The economic impact of the Super Bowl is extraordinary
In Mexico, the Super Bowl audience has been decreasing. As a merchandise, it sells quite well. An average Mexican family spends 600 and even a thousand pesos to watch the game at home.
Of the millions of spectators that will attend Super Bowl LVI on February 13, only 10 percent in Mexico will correspond to "a loyal, faithful, ideologized fan base, devoted to American soccer; the rest will take advantage of the pretext, fill the hall and use the day to do something different," said Alejandro Byrd Orozco, an academic at the Faculty of Higher Education (FES) Acatlan.
The Super Bowl is not what it seems: a great sporting event. "Those who dispute it are no longer people, but characters and, in the culture of spectacle and commercialism that prevails, it becomes a great sum of the ravings of capitalism that surround us. It is an event that sells wherever you want to see it, that is mounted in a showcase, which is open to all cultures and civic possibilities. Kids and adults wear T-shirts, caps and it becomes paraphernalia".
In 2022, tickets for the most important game of the National Football League (NFL) in the United States, where this year the Los Angeles Rams will host the Cincinnati Bengals at their home, the SoFi Stadium in Inglewood, California, have risen to a minimum price of 154,000 pesos (general) and up to 2,150,000 pesos (in the VIP area). A minimum of two tickets must be purchased.
Last year's tickets were the most expensive in history, when only 14,500 tickets were put on sale out of the 75,000 seats at Raymond James Stadium, in Tampa, Florida, which reached a price of up to 45,000 dollars, that is, around 940,000 pesos.
Only privileged people who can pay for access to the stadium attend; for the rest, the game will be enjoyed on a mega-screen, surrounded by friends, eating and drinking, or listening to a radio, according to each person's possibilities, "so as not to miss the great event which, as of merchandise, sells very well, and produces an extraordinary economic impact".
The first Super Bowl, the final game of the NFL championship, in which the best teams of the National and American conferences face each other, was held on January 15, 1967. The winner was the Green Bay team. The current champions are the Tampa Bay Buccaneers.
Super Bowl for the world
Seemingly bounded, in reality, the Super Bowl reaches any number of stages; it is impossible to isolate oneself to the paraphernalia of the game. From an extraordinary media empire, a society like the U.S. can export and make us believe in it all, Byrd adds. "They make us live with them their flagship sports, American soccer, and baseball, above all."
In the late 1970s and mid-1980s, a Mexican played for the Dallas Cowboys: Rafael Septién. Back then, the fans revolved around the countryman who was involved in the "big army" as a kicker. That was a patriotic reason enough to "go" to that Texan team.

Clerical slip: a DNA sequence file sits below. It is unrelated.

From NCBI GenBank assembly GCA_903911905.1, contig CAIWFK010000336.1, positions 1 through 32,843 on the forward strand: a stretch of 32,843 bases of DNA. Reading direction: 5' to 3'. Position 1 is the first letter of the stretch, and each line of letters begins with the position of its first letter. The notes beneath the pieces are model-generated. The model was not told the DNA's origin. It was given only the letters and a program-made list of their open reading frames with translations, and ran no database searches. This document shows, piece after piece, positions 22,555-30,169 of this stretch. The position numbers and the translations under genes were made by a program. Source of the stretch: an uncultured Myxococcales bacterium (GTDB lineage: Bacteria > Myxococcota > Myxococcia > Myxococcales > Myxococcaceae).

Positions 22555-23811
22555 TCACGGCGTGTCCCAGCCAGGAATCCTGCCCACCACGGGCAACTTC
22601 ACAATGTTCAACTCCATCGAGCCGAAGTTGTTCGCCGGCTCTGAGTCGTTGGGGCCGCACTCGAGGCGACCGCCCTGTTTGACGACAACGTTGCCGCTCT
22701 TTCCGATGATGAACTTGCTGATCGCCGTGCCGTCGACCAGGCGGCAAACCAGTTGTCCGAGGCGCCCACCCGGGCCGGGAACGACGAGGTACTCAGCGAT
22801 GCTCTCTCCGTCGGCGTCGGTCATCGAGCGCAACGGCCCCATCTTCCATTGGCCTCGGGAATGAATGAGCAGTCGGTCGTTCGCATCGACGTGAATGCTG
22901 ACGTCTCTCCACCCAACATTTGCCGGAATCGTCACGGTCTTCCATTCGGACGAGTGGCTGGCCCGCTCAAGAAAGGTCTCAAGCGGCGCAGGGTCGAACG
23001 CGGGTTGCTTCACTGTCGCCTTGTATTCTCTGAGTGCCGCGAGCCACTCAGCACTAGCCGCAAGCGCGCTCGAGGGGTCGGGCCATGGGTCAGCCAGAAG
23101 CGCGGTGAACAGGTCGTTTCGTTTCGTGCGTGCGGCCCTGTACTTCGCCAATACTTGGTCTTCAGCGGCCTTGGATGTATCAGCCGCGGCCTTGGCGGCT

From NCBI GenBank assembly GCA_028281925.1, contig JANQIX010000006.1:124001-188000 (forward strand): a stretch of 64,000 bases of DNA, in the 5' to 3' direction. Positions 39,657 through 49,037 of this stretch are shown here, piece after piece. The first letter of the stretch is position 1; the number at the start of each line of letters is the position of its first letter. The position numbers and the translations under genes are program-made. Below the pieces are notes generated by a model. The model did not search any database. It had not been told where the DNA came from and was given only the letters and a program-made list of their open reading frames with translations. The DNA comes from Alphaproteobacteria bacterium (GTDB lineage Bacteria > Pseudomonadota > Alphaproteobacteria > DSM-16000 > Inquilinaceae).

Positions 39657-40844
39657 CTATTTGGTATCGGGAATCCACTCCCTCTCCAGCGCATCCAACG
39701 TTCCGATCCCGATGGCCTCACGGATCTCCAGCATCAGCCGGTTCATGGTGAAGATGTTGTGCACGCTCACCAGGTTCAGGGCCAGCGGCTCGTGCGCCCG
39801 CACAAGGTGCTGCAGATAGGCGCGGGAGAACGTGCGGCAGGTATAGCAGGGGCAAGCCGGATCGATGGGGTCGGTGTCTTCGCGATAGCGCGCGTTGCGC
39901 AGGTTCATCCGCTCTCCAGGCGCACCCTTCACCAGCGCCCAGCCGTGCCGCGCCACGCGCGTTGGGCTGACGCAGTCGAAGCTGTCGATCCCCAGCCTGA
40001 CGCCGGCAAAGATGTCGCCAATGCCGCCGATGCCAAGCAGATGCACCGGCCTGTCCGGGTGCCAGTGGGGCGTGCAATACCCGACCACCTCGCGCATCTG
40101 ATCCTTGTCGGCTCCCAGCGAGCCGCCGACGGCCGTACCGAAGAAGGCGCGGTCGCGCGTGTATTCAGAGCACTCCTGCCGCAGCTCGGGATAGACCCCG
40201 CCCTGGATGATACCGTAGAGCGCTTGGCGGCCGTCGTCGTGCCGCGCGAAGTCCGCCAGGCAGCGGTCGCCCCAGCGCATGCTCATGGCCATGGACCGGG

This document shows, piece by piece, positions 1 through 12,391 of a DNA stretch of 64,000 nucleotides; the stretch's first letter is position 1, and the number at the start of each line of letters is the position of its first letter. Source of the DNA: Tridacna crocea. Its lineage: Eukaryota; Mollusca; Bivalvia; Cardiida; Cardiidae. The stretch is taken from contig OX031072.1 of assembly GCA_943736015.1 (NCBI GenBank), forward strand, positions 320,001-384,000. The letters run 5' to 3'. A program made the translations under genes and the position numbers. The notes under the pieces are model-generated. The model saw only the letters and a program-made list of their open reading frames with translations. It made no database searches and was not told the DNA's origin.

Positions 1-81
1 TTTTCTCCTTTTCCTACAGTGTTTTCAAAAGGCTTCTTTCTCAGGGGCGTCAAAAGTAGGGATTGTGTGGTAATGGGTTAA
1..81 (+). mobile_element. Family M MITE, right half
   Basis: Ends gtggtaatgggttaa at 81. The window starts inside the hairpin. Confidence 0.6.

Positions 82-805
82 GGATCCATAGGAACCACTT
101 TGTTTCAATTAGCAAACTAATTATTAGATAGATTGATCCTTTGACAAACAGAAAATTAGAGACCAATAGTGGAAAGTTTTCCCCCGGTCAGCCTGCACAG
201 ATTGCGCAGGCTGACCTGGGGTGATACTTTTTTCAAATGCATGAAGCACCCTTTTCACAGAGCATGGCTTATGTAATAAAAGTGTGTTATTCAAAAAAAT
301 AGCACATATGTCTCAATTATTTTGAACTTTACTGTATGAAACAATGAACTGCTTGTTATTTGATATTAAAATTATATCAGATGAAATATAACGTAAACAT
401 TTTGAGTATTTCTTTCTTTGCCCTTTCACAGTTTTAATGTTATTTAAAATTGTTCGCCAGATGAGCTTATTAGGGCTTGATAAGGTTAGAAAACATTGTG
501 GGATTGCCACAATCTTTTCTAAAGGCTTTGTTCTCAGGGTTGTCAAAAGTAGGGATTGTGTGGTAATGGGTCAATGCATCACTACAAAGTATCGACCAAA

Today, Mexico is the second country with the most NFL fans and the most important game permeates culturally, we assume it as our own, says the academic. "We have loved to follow what our neighbors to the north do; we reproduce it and, indeed, restaurants and homes will be crammed." Regardless of the health emergency, people will flock; they are going to expose themselves to contagion and risk others.
The most-watched Super Bowl has been 2015 when the New England-Seattle game drew 114.4 million viewers in the U.S. alone. Last year, the Tampa Bay Buccaneers' victory over the Kansas City Chiefs attracted an audience of 96.4 million viewers and was the first NFL game to register more than one billion minutes of streaming; it broke the record for viewership on digital platforms.
In the national territory, in 2020 an audience of more than 12 million people was recorded, equivalent to 10 percent of the country's total population; and in 2021 it was 11.65 million, reported by the country's two main television stations. However, it has decreased in recent years, since in 2015, it was 15.5 million.
This could be because of the "historical" teams or those with the largest number of followers, or players such as Tom Brady, who have become a kind of "Captain America" and who will not be present on this occasion because of his team, Tampa Bay, was eliminated.
Who benefits most from Super Bowl?
In Mexico, some sectors benefit from the Super Bowl. The Association of Avocado Producers and Packers and Exporters of Mexico estimates that 140 thousand tons of avocado will be shipped to the United States for this sporting event alone, a historic maximum for the sector.
According to the Mexico City Chamber of Commerce, the game will cause an increase in the purchase of products such as beer, wine, liquor, snacks, hamburgers, and pizzas. An average family spends 600 pesos and up to a thousand in the case of meetings, compared to the United States, where they spend around 1,700 pesos (88.8 dollars) according to the National Retail Federation.
Last year, one second of advertising during the broadcast of the game cost 3,741,833 pesos in the United States; in Mexico, the average rate for advertising during the broadcast was 26,000 pesos on free-to-air television, according to ESPN Digital.